First, I enjoyed this book, which is available as an ebook through MUSA/Euterpe and also through Amazon.
Second, I’ve known the author literally since she was born, and count her as a dear friend. Just to get that out there in the front of anything else.
That said, “The Blacksmith’s Daughter” is as good a fantasy first novel as any I’ve read in a while. Fantasy novels have certain things going for them, or against them, depending on personal preference. They have a fair amount of backstory/world-building to do before they can get deep into the story. Anybody who’s ever read Tolkien knows that this has been a challenge all the way since the Big Daddy First Fantasy to Rule Them All, The Hobbit/Lord of the Rings. If you’re the kind of person who loves to dive head-first into a new world, with unusual names and unheard-of places and Important People you need to learn and remember early on, then you’re already comfortable with reading fantasy and won’t have any problem with all these things.
If you’re not accustomed to it, you’ll find that the Prologue is a strenuous chew. But hang in there, all will come clear and you’ll find that you needed to know all that prologue.
About midway through chapter one, “The Blacksmith’s Daughter” really hits its stride and from there on out, there’s plenty of plot to pull the reader though the occasional bit of necessary fill-in.
“The Blacksmith’s Daughter” hovers on an edge between standard fantasy, mild romance, and the Young Adult category the publishers have chosen to put it in. While many of the tropes in the story are fairly standard fantasy, none of them comes across as cookie-cutter. The pint-sized heroine is great fun, unexpected and full of twisty quirks, unusual strengths and a quiet competence not often seen in fantasy females. I love that not only is she a blacksmith’s daughter, she’s a blacksmith herself.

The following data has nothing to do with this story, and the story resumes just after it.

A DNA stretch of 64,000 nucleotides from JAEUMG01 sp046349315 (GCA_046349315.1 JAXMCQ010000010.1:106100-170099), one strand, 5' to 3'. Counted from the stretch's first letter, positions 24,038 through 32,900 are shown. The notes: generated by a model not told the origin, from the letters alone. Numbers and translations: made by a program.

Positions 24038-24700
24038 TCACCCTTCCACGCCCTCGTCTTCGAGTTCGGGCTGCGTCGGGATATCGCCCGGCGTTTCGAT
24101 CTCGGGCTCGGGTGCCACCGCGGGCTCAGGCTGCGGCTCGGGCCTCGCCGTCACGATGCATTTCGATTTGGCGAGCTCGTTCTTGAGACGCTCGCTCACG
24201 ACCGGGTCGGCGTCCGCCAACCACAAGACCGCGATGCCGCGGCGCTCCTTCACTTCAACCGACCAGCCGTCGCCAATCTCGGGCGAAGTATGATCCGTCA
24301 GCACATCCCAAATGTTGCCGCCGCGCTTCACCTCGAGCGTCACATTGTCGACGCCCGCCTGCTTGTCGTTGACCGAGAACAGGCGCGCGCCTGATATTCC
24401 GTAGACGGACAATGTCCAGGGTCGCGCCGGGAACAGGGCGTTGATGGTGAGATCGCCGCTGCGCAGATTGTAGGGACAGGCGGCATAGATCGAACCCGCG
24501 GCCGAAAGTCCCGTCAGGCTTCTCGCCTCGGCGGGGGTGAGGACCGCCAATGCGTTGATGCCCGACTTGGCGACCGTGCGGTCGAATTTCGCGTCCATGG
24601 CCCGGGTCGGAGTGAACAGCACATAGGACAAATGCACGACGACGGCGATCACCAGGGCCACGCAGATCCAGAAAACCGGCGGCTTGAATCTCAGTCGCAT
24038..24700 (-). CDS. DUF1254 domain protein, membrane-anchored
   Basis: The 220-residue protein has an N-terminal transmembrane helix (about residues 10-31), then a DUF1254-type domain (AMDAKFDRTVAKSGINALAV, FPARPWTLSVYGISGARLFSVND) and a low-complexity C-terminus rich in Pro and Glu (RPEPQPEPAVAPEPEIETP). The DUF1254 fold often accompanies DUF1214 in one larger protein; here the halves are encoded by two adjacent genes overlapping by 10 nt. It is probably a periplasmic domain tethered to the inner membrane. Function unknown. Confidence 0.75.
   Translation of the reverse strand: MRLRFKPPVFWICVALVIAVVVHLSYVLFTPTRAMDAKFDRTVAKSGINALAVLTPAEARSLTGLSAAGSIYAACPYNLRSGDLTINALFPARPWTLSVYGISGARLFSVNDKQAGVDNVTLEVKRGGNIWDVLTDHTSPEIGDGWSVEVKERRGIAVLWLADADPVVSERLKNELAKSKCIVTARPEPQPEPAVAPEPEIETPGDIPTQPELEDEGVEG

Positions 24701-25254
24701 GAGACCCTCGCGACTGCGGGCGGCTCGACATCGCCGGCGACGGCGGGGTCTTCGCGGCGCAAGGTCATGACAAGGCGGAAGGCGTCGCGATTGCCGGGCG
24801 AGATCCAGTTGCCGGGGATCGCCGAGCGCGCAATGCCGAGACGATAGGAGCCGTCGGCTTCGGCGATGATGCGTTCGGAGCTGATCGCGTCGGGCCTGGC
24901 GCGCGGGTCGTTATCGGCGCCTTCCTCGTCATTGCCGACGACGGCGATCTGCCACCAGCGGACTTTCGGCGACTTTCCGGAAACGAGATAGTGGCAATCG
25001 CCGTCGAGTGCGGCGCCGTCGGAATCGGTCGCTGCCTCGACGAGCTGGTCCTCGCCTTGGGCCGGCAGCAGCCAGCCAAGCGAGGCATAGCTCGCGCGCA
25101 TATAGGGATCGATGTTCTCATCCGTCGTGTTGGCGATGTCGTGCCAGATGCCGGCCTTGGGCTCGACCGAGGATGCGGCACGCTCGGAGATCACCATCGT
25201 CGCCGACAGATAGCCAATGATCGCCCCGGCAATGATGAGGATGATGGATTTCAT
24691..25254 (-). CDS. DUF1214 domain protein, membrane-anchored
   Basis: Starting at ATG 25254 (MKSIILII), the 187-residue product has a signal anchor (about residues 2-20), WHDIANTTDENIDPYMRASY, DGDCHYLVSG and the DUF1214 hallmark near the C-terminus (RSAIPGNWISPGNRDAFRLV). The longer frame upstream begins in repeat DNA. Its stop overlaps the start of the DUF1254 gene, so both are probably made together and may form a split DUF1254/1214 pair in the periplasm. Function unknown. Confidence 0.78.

Oddly, the main hero character engaged me the least. He was certainly fine, but nothing really sets him apart. The main hero’s long-time best friend is far more interesting a character. I’ll be keeping an eye out for him if and when the promised sequel comes along!
All-told, “The Blacksmith’s Daughter” provides everything a reader could want from a fantasy novel: Engaging main characters, entertaining secondary characters, wizardly wizards, icky bad guys, sword play and magic. And about that magic: I’m really hard on magical systems in books and movies, because so often it’s misused as an abrupt deus ex machina. Wave your arms and make everything sparkly and fixed: That kind of magic. So I’m pleased to report that the magic in “The Blacksmith’s Daughter” has clearly been well thought out and has sane uses and limitations. Thanks, Arley, for that gift.
In conclusion, I only have one more thing to say: Where are the maps? You can’t have fantasy lands without maps. LOL It sprains the reader’s tiny mind!
My recommendation: Read “The Blacksmith’s Daughter.” And when you’re done, let me know what you think about Enith.
Because I think she’s fab. Just like the chick who brought her to life: Well done, young wizard. Well done indeed.